Blood oxygen levels and other health features
Even if the Series 6 doesn't have native sleep tracking, Apple will likely continue expanding health and wellness features for the next Apple Watch.
This year's big health feature could be what's known as SPO2 tracking. This would allow the watch to measure your blood oxygen levels and alert you if it dips below a certain threshold, according to 9to5Mac. The Apple Watch already does something similar with heart rate, and alerts you if it detects an abnormally high, low or irregular heart rhythm indicative of atrial fibrillation (afib).
For this to be possible, the Series 6 could require a new type of sensor, likely a pulse oximeter. Or it might be able to pull with a software update and use the existing hardware. The Apple Watch already tracks VO2 max (or maximum oxygen consumption) inside the Activity app using the GPS and heart rate sensor during exercise.
Other health rumors include glucose and blood-pressure monitoring on the next Apple Watch, but these could be further off.
A kid-friendly Apple Watch
The leaked iOS 14 code reportedly also references new tools for parents. Rather than give their kids an iPhone, parents looking to stay connected with their kids, could set up a second Apple Watch (completely separate from theirs) using their iPhone and Apple ID as the host. This would also give parents the final say on what kind of content their kids can access on the watch like emergency contacts and music.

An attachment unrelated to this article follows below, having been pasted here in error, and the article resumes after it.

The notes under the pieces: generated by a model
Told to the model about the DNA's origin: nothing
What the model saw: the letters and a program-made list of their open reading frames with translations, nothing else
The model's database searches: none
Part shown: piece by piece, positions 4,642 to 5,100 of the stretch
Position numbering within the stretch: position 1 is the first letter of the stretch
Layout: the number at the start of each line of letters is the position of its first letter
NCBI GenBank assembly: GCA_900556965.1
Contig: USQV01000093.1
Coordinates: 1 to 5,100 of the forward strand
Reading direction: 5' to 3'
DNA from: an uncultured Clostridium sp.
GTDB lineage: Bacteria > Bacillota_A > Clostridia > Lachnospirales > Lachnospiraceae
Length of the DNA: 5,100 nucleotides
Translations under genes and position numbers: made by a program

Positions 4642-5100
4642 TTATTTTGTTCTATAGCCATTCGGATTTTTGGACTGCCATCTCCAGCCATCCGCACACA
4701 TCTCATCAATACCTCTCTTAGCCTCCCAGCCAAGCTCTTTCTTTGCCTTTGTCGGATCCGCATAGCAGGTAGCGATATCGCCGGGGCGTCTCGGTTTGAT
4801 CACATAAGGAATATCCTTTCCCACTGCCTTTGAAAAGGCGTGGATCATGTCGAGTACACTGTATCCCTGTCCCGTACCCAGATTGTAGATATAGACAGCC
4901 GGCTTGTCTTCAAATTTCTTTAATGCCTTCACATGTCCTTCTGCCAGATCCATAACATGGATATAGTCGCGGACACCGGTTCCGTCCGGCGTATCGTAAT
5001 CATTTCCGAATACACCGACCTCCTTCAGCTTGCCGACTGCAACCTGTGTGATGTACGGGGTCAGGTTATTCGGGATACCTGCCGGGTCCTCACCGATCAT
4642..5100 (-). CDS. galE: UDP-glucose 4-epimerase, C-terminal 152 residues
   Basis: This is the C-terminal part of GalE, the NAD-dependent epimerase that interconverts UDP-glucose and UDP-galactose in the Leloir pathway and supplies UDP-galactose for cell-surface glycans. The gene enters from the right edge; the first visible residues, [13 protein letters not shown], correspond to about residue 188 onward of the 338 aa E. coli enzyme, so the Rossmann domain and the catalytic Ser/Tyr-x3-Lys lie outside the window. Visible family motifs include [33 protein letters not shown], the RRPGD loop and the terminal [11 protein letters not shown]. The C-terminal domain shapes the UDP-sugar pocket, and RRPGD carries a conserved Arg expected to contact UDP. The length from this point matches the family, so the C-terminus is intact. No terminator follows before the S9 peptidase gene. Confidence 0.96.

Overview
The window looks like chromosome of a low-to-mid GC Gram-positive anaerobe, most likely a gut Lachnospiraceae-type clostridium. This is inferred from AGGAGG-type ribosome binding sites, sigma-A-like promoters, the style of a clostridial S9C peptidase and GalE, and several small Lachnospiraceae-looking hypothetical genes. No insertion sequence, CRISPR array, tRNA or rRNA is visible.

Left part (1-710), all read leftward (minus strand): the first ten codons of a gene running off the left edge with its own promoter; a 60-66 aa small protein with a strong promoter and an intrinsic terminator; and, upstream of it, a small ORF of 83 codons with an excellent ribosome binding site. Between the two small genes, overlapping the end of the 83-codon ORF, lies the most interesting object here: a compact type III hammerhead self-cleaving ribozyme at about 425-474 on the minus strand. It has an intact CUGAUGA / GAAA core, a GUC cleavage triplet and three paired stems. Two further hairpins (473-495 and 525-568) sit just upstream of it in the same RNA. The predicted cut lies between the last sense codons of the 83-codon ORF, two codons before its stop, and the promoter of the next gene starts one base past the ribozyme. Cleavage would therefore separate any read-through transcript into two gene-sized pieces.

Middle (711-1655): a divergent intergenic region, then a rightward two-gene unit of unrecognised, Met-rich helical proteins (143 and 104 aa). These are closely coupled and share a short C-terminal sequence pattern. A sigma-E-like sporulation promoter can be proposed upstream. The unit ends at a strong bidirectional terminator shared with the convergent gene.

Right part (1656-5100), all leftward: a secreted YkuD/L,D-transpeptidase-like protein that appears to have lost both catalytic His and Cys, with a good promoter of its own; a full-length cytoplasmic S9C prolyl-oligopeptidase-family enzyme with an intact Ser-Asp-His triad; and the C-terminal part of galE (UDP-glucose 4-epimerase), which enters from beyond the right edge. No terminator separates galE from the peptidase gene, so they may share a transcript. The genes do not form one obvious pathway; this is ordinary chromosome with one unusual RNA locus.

With a feature called SchoolTime in WatchOS 7, parents could even determine what apps can be used at what times to limit distractions in the classroom.
This would also mean adapting some of the health features for younger users. According to 9 to 5 Mac, the ring system (used for activity tracking) would be based on different metrics. The red move ring, for example, would track active minutes instead of active calories as it does with adults. The Watch will also incentivise kids to keep moving by offering virtual rewards when they take part in sports or outdoor activities.